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What Is KRACK And Why You Should Or Shouldn’t Be Worried

by • October 18, 2017 • Breaking News, TechComments Off on What Is KRACK And Why You Should Or Shouldn’t Be Worried3399

A lot of discussion has been going on these past few days regarding whether all Wi-Fi networks can become compromised, under the KRACK threat.

Wi-Fi protocol 802.11i or WPA2 has proved to be vulnerable to KRACK, that is Key Reinstallation AttaCKs. Long story short, 802.11i uses a two-layer security system and KRACK infiltrates the second one, which performs a 4-way “handshake” when a client wants to join a protected Wi-Fi network, and is used to confirm that both the client and access point possess the correct credentials.

Who is vulnerable to KRACK attacks? Pretty much everyone. That is because all modern routers and access points use WPA2 technology. According to the researchers that uncovered this vulnerability, “depending on the network configuration, it is also possible to inject and manipulate data. For example, an attacker might be able to inject ransomware or other malware into websites.”

That’s pretty serious stuff. Whoever’s in-range with your Wi-Fi network and has an appetite for destruction can infiltrate your network, change passwords and intersect your communications. More specifically, Android, Linux, Apple, Windows, OpenBSD, MediaTek, Linksys, and others, were all affected by some variant of the attacks, during the research.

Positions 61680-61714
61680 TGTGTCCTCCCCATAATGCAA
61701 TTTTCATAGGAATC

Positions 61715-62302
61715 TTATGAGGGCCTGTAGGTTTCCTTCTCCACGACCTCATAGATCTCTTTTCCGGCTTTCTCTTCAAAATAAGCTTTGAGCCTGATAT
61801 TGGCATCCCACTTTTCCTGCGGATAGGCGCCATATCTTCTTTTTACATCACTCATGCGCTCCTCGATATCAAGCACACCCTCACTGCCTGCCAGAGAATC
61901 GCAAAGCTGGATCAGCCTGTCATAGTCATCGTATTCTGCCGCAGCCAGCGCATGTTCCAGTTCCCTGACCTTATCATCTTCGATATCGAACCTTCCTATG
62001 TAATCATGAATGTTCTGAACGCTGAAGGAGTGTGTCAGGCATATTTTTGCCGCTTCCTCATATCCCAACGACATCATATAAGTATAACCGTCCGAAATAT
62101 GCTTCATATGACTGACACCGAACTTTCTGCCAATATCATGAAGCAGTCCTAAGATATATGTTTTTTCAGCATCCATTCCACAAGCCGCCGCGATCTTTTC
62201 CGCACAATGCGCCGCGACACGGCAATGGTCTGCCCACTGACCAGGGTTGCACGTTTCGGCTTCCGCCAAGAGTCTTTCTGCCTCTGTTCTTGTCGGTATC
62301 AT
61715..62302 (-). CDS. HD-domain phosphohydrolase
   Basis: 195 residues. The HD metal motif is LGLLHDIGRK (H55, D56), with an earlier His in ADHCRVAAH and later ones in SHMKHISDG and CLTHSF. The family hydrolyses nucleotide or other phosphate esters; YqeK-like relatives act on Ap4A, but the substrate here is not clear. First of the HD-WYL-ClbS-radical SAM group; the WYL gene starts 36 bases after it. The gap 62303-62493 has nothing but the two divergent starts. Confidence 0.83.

Now on to good news: A lot of technology companies have already released patches to help you fix this.

Apple has made the security update available in its latest beta version for iOS, 11.1 Developer beta 3. Everyone can opt to download a beta version, however if you’re not on the list, then you may have to wait for the 11.1 version to become available to everyone, in a few weeks from now. The same goes for its MacOS version; the patch is available only in beta/developer mode.

Microsoft has released a security update for its Windows 7, 8, 8.1, 10 versions. If you’re working with Linux, you’re on the safe side, too. Keep in mind that Windows and latest versions of iOS are unaffected, but however if you’re on Android 6.0 Marshmallow and newer, you should watch out, as there’s a good chance you are affected by the discovery.

Modem and router companies are slower to react, but most of them will have patches out soon. Please consult this handy guide and take precautions.

Stay safe everyone.


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